Pentagon grilled on Iraq jail interrogation rules

Top Pentagon officials conceded on Thursday some of the interrogation methods approved for use by the US military on Iraqi prisoners may violate the Geneva Convention governing treatment of war prisoners.

The admission came as senators investigated disclosures of sexual and psychological abuse of detainees at the Abu Ghraib prison near Baghdad that prompted outrage around the world and undermined US efforts to stabilise the occupied country.

During a Senate Armed Services Committee hearing, Democrats confronted Deputy Defence Secretary Paul Wolfowitz, the No 2 official at the Pentagon, and Gen Peter Pace, the No 2 US general, with "rules of engagement" for interrogations approved by the top commander in Iraq, Lt Gen Ricardo Sanchez.

Those methods included sleep and sensory deprivation, forcing prisoners to assume "stressful" body positions for up to 45 minutes, threatening them with guard dogs, keeping them isolated for longer than 30 days, and dietary manipulation.

Senator Jack Reed asked Pace if a foreign nation held a US Marine in a cell, naked with a bag over his head, squatting with his arms uplifted for 45 minutes, whether would that be a good interrogation technique or a Geneva Convention violation.

"I would describe it as a violation, sir," replied Pace, vice chairman of the Joint Chiefs of Staff.

"As I read General Sanchez's guidance, precisely that behaviour could have been employed in Iraq," said Reed, a Rhode Island Democrat.

Reed then asked Wolfowitz a similar question. Wolfowitz initially tried to sidestep it, but eventually replied, "What you've described to me sounds, to me, like a violation of the Geneva Convention."

The Pentagon later released a statement saying the scenario posed by Reed was "contrary to our regulations" -- although it did not specify in what way -- and called Reed "mistaken."

Interrogation methods questioned

US interrogation techniques have come under scrutiny amid revelations prisoners were kept naked, stacked on top of one another, forced to engage in sex acts and photographed in humiliating poses.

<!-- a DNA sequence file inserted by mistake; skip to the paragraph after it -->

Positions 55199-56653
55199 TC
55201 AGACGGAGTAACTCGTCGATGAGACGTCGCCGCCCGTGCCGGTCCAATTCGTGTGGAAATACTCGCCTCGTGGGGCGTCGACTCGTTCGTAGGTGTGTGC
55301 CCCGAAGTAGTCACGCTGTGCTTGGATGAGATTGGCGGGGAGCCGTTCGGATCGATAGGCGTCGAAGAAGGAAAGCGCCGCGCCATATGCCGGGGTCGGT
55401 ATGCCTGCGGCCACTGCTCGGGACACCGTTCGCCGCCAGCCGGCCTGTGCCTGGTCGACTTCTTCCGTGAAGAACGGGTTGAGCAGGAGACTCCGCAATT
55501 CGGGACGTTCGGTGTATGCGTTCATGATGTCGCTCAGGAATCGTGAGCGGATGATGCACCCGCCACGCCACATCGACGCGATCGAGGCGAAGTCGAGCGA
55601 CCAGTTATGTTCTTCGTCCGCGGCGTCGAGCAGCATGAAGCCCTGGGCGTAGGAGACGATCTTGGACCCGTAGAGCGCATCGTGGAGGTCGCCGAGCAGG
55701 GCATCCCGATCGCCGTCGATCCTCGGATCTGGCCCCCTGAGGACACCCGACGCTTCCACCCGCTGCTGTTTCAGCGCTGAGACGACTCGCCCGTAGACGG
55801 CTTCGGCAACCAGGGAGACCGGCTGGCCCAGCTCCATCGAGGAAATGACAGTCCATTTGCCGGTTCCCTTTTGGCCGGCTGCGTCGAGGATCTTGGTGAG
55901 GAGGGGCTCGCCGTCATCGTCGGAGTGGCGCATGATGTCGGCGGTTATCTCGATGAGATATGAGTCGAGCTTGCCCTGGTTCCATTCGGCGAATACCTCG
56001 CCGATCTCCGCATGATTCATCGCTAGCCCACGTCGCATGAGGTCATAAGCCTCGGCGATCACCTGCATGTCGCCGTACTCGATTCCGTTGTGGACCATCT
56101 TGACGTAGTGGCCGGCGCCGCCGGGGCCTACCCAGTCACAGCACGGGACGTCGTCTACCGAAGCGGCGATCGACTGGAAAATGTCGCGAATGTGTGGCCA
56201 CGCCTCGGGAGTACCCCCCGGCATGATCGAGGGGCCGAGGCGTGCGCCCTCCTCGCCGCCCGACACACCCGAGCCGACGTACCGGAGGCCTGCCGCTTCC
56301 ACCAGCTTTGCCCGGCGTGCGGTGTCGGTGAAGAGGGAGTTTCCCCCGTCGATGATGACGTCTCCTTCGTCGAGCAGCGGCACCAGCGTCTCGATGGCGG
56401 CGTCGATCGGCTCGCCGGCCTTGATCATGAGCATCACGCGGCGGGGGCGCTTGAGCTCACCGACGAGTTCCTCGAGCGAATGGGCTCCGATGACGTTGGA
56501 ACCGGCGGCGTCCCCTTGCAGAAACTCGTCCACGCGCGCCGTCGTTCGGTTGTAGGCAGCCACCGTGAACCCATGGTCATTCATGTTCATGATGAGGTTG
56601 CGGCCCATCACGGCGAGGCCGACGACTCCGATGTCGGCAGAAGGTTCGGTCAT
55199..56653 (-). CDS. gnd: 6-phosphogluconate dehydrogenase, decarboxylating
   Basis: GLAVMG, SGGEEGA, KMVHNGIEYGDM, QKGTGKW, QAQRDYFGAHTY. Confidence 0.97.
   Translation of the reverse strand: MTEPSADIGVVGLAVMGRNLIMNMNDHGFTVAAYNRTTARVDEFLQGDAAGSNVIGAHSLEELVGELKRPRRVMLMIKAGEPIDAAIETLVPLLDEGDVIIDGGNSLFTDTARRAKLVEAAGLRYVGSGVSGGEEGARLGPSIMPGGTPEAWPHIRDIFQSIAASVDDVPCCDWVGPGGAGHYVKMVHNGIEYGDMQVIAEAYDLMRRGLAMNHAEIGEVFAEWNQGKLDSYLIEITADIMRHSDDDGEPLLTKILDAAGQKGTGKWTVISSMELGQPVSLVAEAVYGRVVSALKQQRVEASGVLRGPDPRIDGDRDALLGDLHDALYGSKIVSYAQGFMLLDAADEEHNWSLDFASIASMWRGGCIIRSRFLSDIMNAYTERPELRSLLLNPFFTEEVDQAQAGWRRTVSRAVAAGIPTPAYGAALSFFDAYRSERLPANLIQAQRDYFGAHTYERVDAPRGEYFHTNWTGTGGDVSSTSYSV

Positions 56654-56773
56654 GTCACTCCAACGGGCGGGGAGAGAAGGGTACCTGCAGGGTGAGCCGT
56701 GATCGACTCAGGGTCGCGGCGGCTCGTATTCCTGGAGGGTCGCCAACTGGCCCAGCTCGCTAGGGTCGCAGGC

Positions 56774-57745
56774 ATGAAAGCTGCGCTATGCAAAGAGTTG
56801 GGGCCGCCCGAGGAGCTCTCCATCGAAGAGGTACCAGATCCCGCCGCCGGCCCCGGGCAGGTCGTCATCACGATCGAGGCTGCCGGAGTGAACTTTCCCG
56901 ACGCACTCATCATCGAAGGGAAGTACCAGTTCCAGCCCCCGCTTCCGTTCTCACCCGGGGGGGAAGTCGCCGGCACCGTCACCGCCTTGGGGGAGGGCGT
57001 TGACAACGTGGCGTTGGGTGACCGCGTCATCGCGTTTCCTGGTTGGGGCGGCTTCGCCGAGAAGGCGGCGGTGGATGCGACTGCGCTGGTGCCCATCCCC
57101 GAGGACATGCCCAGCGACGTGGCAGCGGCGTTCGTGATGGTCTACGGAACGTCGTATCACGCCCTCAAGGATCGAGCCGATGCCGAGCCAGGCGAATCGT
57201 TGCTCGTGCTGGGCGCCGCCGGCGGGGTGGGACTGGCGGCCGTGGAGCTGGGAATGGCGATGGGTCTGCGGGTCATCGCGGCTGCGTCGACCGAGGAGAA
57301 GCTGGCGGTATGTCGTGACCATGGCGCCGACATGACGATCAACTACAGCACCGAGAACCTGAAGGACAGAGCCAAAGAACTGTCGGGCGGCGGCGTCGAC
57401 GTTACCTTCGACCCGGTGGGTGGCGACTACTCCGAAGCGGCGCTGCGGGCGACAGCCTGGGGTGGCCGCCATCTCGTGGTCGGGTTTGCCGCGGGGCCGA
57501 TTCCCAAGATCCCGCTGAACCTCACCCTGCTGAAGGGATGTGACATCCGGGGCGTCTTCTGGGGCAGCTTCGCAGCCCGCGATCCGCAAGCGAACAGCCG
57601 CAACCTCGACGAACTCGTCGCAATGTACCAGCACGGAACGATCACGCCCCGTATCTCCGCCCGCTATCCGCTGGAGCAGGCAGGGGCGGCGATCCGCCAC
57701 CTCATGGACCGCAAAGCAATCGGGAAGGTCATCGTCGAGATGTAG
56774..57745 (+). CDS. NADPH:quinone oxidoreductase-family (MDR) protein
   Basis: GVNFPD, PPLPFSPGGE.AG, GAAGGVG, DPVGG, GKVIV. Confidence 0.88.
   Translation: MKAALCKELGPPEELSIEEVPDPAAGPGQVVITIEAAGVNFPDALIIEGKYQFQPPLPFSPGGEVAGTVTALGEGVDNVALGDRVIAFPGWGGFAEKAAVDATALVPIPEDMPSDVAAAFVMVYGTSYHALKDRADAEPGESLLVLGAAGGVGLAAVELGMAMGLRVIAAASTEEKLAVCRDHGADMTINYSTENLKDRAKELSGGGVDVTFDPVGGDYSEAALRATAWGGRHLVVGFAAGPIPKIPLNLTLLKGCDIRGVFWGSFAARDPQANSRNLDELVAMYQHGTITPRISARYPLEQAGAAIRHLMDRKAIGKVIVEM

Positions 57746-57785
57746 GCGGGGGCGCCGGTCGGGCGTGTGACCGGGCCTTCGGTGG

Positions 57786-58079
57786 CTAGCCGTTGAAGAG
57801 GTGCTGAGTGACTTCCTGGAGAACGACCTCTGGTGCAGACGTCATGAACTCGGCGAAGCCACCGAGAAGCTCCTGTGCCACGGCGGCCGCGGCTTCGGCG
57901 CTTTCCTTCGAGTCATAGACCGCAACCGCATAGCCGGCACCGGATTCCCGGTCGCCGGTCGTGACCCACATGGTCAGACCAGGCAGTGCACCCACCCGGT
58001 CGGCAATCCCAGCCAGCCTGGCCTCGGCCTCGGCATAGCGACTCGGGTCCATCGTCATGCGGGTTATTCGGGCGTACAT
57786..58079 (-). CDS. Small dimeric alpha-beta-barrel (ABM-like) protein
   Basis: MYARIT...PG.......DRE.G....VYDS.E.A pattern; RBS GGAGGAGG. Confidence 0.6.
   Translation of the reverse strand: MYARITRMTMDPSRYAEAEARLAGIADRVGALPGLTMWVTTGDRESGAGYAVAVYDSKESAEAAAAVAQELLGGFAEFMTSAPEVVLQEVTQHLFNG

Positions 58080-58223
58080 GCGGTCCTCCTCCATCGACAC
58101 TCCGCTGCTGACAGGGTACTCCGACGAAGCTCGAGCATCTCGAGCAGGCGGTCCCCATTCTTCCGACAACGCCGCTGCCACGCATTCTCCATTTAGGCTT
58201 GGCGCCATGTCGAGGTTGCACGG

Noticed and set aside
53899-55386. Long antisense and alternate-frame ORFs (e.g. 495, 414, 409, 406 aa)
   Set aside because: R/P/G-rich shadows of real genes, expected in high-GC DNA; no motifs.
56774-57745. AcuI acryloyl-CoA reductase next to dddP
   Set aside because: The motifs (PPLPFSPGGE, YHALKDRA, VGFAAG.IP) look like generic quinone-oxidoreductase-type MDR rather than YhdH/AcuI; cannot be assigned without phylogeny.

Human rights activists have said the US interrogation methods clearly violated the Geneva Convention and a separate international treaty against torture.

Pressed by Reed as to who was responsible for the Iraq interrogation guidelines, Pace said: "I did not personally see them, and I do not know to what level they were visible or reviewed. ... I am not personally aware of any discussions, beyond the theatre, of the interrogation techniques in Iraq."

Wolfowitz said he was not aware of any discussions about those interrogation techniques and Sanchez's order.

Defence Secretary Donald Rumsfeld, who paid a surprise visit to Iraq and Abu Ghraib on Thursday, told a different Senate committee on Wednesday that Pentagon lawyers endorsed the interrogation methods used by the US military.

A former US intelligence official said that in the aftermath of the September 11, 2001, attacks on the United States, support within the government across the political spectrum emerged for "extreme pressure" as a means for interrogation of terrorism suspects.

The former official, speaking on condition of anonymity, said that was true despite widespread acknowledgment in the intelligence community that such measures were not an effective or reliable means of gaining accurate information.

He said first-hand experience had taught veteran intelligence officers that the use or threat of extreme measures made suspects so scared they would testify to almost anything they thought the interrogators wanted to hear.

"If they thought you wanted to hear Martians were behind an attack, the suspects would try to sell you that," he said.

Two British citizens who were held for more than two years at Guantánamo Bay, Cuba, said on Thursday they were abused by US military interrogators using methods similar to those that have come to light in Abu Ghraib.

In an open letter to President George W Bush and members of the Armed Services Committee, Shafiq Rasul and Asif Iqbal said they were "deliberately humiliated and degraded by the use of methods that we now read US officials denying."

They said they had to squat with their hands chained between their legs and fastened to the floor for hours while being questioned. Dogs were used to frighten prisoners and detainees were left naked in the interrogation room and "women were brought into the room who would inappropriately provoke and indeed molest them," the two wrote.

[Source: By Will Dunham, Reuters, Washington, 14May04]

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War in Iraq
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